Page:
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Ronald ‘Elder’ Freeman: He walked the San Quentin yard with the noble stature of a revolutionary

January 18, 2015

by Jalil A. Muntaqim

Elder Freeman at an All of Us or None event in New York City in May 2002 – Photo courtesy Sis. Carmelita

Elder Freeman at an All of Us or None event in New York City in May 2002 – Photo courtesy Sis. Carmelita

When I first met Elder, he was introduced to me as Kojo. The Black Panther I knew as Kojo walked the yard of San Quentin with the noble stature of a revolutionary.

He served his time with the dignity and the spirit of a caged Panther. I know that spirit, as it was reflected by the many other Panthers who were serving time in San Quentin, like Geronimo ji jaga, the indomitable Chip Fitzgerald and many others.

Back in the70s, San Quentin was a dangerous prison, where someone could lose his life in the blink, yet Kojo/Elder walked the main yard with no fear. He often counseled me in my youthful defiance of any potential threat, providing insights on survival.

Indeed, I can attribute Elder’s wisdom and that of Geronimo to keeping me security conscious at a time when they knew I was conducting the U.S. Prisoners Campaign to the United Nations. Elder and Geronimo offered advice when we were able to share how the campaign was developing.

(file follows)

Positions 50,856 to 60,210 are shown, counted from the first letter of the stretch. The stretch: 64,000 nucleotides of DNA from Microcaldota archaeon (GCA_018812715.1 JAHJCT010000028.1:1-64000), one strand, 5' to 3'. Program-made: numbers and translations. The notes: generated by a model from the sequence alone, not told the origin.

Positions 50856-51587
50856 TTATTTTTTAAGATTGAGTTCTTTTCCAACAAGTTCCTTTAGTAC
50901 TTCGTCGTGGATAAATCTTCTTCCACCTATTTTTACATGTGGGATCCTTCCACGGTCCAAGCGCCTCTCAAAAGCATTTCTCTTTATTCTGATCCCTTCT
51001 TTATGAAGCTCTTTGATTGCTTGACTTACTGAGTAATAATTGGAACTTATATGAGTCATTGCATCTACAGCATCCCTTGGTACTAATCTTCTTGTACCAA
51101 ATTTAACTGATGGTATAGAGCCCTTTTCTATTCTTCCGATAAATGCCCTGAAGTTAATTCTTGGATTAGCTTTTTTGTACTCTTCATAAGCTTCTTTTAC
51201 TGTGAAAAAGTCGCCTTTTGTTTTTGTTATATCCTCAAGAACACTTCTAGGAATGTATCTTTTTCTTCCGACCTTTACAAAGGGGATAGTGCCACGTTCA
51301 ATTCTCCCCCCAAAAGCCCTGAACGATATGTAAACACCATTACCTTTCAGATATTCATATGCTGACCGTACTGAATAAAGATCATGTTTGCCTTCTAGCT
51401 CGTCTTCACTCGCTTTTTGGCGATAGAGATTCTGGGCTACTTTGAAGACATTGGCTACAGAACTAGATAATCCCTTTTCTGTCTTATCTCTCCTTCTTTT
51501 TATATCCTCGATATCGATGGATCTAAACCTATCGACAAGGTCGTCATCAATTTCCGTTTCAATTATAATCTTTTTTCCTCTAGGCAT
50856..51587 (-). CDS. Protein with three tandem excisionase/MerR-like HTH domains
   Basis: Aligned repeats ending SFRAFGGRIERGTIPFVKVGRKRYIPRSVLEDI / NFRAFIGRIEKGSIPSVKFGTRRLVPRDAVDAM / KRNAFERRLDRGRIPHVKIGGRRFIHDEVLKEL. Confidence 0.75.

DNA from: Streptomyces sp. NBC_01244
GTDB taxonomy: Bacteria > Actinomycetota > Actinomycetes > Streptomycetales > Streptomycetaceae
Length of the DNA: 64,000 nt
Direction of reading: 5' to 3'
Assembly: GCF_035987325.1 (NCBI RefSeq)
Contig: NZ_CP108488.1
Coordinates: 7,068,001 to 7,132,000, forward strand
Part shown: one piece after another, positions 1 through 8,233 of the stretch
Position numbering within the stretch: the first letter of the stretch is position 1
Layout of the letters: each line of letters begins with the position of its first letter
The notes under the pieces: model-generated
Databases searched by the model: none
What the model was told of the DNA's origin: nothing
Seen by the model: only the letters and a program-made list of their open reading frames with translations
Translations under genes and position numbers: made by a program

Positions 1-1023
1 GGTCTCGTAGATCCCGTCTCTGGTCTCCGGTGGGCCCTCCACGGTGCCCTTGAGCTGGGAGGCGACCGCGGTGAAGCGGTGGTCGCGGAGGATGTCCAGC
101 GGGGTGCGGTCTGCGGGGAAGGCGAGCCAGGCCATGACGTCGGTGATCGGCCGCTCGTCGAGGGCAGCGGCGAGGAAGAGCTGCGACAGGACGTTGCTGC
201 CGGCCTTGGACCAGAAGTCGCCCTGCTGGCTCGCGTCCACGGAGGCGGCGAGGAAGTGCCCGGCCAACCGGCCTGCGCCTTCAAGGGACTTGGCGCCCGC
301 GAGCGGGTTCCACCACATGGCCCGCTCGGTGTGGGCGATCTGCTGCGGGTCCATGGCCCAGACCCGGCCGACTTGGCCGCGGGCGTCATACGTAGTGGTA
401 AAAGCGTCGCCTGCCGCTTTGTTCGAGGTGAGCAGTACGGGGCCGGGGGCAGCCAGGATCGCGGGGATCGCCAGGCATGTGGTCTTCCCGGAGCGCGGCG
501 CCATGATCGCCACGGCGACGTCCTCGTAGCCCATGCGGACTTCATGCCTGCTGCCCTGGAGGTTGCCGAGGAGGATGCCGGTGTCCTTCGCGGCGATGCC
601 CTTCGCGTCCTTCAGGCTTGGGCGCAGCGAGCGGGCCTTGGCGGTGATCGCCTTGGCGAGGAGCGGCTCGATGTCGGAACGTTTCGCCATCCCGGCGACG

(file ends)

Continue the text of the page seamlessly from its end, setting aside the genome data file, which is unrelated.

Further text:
Upon my parole to New York State Department of Corrections in 1977 and soon thereafter Elders release from prison, he continued to support Geronimo and assert himself in the progressive movement with the wisdom of a veteran Panther. This is the Elder you all know and respect.

Although I never met Roland, I am confident his support of Ronald was without reserve. Two brothers, two spirits so interconnected, so entwined that death could not keep them separated. We need to celebrate their relationships by trying to exemplify their brotherly love and commitment to one another in life and struggle. If there was ever an example for us to emulate as revolutionaries, it is the kind of connection they exhibit.

'Free Jalil Muntaqim' graphicTherefore, to honor their transition, let us strengthen our commitment to one another as revolutionaries and seek to complete the unfinished business they were committed to in life and struggle.

A luta continua

Revolutionary love and unity

Jalil Muntaqim

Send our brother some love and light: Anthony J. Bottom, 77A4283, Attica C.F., P.O. Box 149, Attica, NY 14011-0149. He writes in a cover letter: “There have been many folks making their transition of late. We are in the twilight of an era of the ‘60s and ‘70s and need to ensure the next generation learns our invaluable lessons. I sincerely hope young people are trying to soak up these lessons and seek to improve from our errors.”

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